17

Full disclosure: I worked on the x87 FPU of a 486-class CPU at a math-coprocessor company in the early 1990s and thereafter worked at AMD, where I was on the 3DNow! design team and the design team for the FPU of the AMD Athlon processor (also known as K7). The x87 FPU never acquired a flush-to-zero mode. In fact, denormal support was one of the major ...


14

The MC68882 was relatively well-regarded among 1980s FPUs. Digging out accurate timing information takes some effort, but it appears that handling denormalised values was only moderately burdensome for this FPU. In the context of a register-to-register FADD already taking several dozen clock cycles: Taking a denormalised extended-precision source operand ...


12

While this may cover many ways of overflow (from integer and counter all the way to record, I assume the Overflow in question is about floating point, which more precisely means over/underflow of the exponent. The exact handling varies widely between compilers and machines. Fortran 77 did not make any assumptions here (AFAIK), it at all, it was expected that ...


9

I don't recall any overflow handling on the FORTRAN 77 compiler that I worked on and supported (Honeywell Series 60 Level 62). Any overflow would cause a program abort, so it was up to the programmer to ensure that overflows did not happen. This compiler was designed to be compatible with IBM System/360 FORTRAN, and even used the same base-16 floating point ...


8

I only have experience of ICL mainframes, CDC, Prime 300, Data General Nova and Eclipse. On those, the programs just crashed. Like Mick's answer, it would be up to the programmer to figure it out. These were variants of Fortran II (lots of 3- way jumps), Fortran IV (or 66) and Fortran V (what the vendor called it). Fortran was mainly used for High ...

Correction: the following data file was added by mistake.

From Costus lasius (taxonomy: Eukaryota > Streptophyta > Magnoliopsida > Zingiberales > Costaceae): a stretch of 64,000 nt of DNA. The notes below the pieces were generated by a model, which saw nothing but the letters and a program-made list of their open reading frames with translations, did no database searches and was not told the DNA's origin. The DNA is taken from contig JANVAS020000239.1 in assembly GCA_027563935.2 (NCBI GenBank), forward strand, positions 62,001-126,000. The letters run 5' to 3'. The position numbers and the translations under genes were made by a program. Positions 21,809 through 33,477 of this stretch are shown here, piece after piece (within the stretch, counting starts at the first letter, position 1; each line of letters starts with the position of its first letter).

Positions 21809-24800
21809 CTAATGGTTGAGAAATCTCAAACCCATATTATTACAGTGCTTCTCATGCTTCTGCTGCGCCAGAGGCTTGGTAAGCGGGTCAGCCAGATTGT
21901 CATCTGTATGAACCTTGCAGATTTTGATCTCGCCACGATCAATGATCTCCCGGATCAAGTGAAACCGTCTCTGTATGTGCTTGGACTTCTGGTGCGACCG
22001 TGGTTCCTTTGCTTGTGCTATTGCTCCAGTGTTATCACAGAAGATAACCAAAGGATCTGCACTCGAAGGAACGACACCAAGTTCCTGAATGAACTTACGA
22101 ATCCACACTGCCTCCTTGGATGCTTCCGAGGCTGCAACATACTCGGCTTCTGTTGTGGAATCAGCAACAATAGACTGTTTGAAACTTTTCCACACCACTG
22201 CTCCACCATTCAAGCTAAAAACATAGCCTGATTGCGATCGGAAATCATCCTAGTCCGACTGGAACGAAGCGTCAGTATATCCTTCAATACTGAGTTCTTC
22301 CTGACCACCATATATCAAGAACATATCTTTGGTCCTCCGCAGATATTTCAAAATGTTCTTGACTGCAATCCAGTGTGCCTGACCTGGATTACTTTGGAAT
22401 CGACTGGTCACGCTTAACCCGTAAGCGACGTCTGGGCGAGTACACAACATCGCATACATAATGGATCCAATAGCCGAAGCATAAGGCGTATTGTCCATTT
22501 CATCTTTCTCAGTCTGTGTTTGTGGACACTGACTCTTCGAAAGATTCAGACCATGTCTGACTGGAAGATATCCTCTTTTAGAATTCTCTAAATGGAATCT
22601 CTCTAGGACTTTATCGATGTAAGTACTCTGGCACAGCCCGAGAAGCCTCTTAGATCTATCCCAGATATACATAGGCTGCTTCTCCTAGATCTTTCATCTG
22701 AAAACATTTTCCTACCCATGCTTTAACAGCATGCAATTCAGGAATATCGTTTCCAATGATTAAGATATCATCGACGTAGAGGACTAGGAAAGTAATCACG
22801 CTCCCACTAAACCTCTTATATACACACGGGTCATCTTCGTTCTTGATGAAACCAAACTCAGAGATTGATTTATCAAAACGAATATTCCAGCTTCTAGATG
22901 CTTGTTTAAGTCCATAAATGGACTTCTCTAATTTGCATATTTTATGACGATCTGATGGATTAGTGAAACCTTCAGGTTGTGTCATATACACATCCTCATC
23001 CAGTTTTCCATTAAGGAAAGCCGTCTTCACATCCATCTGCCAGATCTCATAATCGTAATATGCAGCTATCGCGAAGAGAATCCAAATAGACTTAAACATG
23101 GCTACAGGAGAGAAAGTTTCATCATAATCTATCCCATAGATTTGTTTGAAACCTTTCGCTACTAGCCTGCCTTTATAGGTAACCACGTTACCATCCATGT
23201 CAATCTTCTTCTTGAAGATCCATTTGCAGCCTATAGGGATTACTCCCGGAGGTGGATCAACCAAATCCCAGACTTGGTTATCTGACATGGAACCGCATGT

5

Before IEE 754, there was no floating point equivalents to "NaN" or "Inf". Overflow, underflow, and division by zero generated interrupts which would be ignored, trapped, or terminated the program with a default error message (and most likely a core dump as well). These options could often be controlled from Fortran by a collection of ...


4

As a Fortran Compiler writer for dusty deck (and other computers), let me add that many answers, although correct, are not focusing on the implementation Fortran language, but features that they might have remembered using from Fortran. Many of those features, although correctly described, are mainly about features provided by the operating system or run-...


3

On BESM-6 the ALU/FPU interrupts (overflow, division by zero) were inexact, thus it was impossible to recover and continue, but it was possible to handle them with a mechanism akin to the setjmp/longjmp capability in the C language, where the "setjmp" equivalent was IFOVFL(DUMMY), returning 0 at setup, and 1 on exception, and the "longjmp"...


3

The answer is "it depends". If your object program is running on a machine that traps on arithmetic overflow, you'll get a trap on arithmetic overflow. If there's a latching overflow indicator, there might be a way to interrogate it; with ICL 1900 FORTRAN, you could CALL OVERFL(K) to set K depending on whether overflow had occurred (K=1 for ...


2

The PDP-8, a tiny minicomputer compared to some of the examples here, did the following in its floating point package: The input conversion routine halts on overflow during calculation of the mantissa. Typing RUBOUT and pressing CONTINUE on the console will restart the routine. Overflow during exponent calculation yields an unpredictable result; the ...


2

In my dusty memory, F77 on a CDC Cyber 175 would crash on floating-point overflow, and I would assume that applies from 6600 to 176 as well. That might have been due to local setup.


Only top voted, non community-wiki answers of a minimum length are eligible